How to Write Resumes for Medical Billing and Coding Specialists
Want to Create an Effective Job Description of Medical Billing and Coding on Your Resume?
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This lens is having lots of career planning tools and resources that will help you distinguish yourself in the competitive and in-demand medical industry. Learn how to create cover letters and resumes for medical billing and coding specialist, find medical coding job opportunities, and much more!
Imagine how valuable it will be to create an effective job description of medical billing and coding on your resume, access industry news, locate professional associations, review interview tips.
Medical Coding Specialist
A Medical Coding Specialist reads and reviews medical documentation provided by physicians and other health care providers in order to obtain detailed information regarding their disease, injuries, surgical operations, and other procedures.
This detailed information is translated into numeric codes. The coding specialist assigns and sequences diagnostic and procedural codes using a universally recognized coding system called ICD-9 (soon to be ICD-10 as required implementation in the United States is in October 2013).
Using this official classification system, coders must insure correct code selection for compliance with federal regulation and insurance requirements. These medical codes are used extensively for reimbursement of hospital and physician claims for Medicare, Medicaid, and insurance payments.
Medical Coders proficient in this process usually have certifications ranging from CPC (physician based), CPC-H ( hospital based), or CPC-P (payor based) from AAPC or similar based certifications from AHIMA including CCA, CCS and CCS-P.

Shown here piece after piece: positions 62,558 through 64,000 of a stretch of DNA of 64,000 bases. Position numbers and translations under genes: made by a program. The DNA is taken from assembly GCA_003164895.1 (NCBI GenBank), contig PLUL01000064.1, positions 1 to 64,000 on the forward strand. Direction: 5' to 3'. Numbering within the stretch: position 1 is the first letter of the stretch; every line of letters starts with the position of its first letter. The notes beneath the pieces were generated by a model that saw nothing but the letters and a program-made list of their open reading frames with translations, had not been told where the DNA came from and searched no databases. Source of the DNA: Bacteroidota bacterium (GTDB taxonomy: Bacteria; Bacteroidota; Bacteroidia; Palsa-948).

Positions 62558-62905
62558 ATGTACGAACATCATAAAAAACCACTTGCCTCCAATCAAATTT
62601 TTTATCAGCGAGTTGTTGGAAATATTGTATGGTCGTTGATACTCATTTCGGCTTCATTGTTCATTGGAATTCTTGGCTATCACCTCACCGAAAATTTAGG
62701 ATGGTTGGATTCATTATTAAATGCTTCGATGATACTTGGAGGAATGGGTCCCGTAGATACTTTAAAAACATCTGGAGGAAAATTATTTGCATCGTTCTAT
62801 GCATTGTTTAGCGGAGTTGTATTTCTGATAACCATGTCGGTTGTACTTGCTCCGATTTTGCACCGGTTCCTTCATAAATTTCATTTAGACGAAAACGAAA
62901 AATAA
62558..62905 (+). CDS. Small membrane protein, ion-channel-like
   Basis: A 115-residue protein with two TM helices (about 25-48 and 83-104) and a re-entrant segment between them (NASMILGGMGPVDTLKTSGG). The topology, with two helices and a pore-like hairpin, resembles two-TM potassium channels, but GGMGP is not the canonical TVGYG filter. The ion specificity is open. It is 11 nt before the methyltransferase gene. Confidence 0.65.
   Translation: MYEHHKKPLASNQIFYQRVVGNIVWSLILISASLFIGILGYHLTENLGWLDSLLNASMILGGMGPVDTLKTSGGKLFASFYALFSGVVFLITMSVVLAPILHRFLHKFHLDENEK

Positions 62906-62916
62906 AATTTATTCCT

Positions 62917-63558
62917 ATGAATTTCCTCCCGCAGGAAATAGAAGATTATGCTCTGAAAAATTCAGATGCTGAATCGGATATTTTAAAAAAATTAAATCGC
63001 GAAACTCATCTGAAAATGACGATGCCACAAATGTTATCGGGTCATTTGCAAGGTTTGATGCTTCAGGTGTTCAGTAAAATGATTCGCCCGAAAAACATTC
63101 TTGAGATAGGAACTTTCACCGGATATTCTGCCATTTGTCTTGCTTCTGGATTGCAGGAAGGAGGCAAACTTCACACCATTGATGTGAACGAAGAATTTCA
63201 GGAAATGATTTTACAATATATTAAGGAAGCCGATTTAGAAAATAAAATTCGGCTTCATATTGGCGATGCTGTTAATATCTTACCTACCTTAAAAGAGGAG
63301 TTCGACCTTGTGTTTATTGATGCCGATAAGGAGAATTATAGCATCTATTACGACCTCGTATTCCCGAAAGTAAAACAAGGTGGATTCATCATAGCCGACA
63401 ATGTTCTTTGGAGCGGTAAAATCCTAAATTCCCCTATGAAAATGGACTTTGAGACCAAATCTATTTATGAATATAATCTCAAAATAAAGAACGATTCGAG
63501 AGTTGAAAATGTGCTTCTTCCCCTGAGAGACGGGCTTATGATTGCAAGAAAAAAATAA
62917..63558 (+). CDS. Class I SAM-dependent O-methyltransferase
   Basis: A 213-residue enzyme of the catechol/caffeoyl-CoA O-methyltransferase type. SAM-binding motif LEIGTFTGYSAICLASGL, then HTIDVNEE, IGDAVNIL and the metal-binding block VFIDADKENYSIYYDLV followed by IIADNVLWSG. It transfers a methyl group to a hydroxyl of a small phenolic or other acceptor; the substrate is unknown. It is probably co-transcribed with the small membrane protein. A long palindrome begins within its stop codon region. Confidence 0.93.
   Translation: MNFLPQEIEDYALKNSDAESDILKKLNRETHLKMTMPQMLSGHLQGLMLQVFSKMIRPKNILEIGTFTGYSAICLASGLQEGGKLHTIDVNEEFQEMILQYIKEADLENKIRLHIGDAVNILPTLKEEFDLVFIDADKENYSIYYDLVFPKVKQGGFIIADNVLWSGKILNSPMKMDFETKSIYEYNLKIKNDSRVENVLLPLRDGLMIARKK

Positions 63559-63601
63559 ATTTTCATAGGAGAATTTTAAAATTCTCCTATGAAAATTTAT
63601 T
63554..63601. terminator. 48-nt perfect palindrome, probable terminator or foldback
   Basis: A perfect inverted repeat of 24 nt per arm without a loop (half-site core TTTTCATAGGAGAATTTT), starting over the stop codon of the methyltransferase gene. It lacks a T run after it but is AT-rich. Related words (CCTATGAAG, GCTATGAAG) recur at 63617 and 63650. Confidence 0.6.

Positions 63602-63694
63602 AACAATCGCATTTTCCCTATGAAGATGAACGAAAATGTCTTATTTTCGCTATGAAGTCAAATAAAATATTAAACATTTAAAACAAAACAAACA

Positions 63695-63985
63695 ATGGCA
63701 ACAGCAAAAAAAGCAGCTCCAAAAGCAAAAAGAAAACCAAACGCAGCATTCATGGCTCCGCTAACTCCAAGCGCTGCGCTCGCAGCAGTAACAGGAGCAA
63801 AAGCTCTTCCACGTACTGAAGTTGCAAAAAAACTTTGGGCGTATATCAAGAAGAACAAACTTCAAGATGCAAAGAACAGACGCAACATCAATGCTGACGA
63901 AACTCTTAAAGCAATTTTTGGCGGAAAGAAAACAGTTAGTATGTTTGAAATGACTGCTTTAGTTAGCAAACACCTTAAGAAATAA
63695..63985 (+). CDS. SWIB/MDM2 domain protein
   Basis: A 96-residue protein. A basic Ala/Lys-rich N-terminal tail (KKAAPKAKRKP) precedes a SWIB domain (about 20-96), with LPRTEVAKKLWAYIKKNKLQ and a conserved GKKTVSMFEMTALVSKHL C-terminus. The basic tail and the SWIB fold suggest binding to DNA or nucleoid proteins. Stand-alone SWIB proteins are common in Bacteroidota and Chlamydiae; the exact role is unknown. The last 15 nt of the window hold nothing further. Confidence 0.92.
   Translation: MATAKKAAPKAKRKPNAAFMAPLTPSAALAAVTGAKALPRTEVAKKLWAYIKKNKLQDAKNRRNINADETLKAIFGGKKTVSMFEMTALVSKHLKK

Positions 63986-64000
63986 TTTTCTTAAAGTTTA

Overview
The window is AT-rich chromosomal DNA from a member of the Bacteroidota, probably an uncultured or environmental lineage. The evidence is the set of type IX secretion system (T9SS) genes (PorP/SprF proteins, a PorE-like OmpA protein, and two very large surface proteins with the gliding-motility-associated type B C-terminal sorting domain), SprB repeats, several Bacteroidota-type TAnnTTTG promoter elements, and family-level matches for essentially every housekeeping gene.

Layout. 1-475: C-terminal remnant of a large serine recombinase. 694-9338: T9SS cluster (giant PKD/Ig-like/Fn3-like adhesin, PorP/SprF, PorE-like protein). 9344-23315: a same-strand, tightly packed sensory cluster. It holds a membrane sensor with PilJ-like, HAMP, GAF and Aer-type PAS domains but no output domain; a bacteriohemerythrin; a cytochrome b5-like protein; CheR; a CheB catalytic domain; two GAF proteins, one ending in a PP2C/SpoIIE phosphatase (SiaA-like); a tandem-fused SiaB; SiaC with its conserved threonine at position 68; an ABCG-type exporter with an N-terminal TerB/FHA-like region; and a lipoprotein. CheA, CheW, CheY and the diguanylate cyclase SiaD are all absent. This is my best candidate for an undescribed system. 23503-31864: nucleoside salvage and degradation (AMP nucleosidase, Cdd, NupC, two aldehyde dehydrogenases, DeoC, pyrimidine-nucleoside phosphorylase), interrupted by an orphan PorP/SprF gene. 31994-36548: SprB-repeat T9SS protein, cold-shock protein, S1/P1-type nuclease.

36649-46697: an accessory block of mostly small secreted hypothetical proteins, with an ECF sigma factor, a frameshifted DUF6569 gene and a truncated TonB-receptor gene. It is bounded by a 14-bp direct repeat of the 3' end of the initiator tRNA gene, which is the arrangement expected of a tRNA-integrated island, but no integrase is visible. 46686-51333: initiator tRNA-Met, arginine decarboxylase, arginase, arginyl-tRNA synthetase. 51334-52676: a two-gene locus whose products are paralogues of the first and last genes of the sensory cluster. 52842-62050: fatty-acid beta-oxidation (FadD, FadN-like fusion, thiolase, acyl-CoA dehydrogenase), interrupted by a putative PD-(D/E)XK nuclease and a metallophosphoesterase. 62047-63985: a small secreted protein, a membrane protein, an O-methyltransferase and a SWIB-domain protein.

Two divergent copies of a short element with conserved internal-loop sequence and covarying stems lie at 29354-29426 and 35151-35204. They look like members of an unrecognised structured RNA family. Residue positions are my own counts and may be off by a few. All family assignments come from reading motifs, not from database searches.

The information compiled by the medical coders is used to prepare statistical reports for use by clinic and hospital administrators for planning, marketing, and other management purposes. Local, state, and federal governments also use this information to identify health care concerns critical to the public at large. Knowledge of both the medical and business sides of health care are essential in this detail-oriented field of health information management.
Careers can be related to the manufacturing, administrative and management fields of medicine. Among all the careers, one of the most intriguing and interesting fields is that of medical coding. Medical coding is a boon to the medical industry; it saves time, money, and effort, and cuts down on the sheer amount of data that is necessary to keep medical records straight for the billions of people who receive medical care.
The profession of medical coding uses alpha-numeric codes to specific illnesses, injuries, and medical procedures. This process of assigning codes is done under the system of a particular rule of coding that is used across the world, from doctors' offices and hospitals to insurance companies and federal agencies. These codes are greatly utilized by the hospitals, nursing homes, labs and by the doctors for internal data collection and other planning objectives.
The job of medical coding specialists is to read and review medical documentation provided by physicians and other health care professionals. The coding specialists then provide details of the disease, injuries, surgical operations, and other procedures, but this decision is entirely up to the specialists. Then, this detailed information is translated into numeric codes.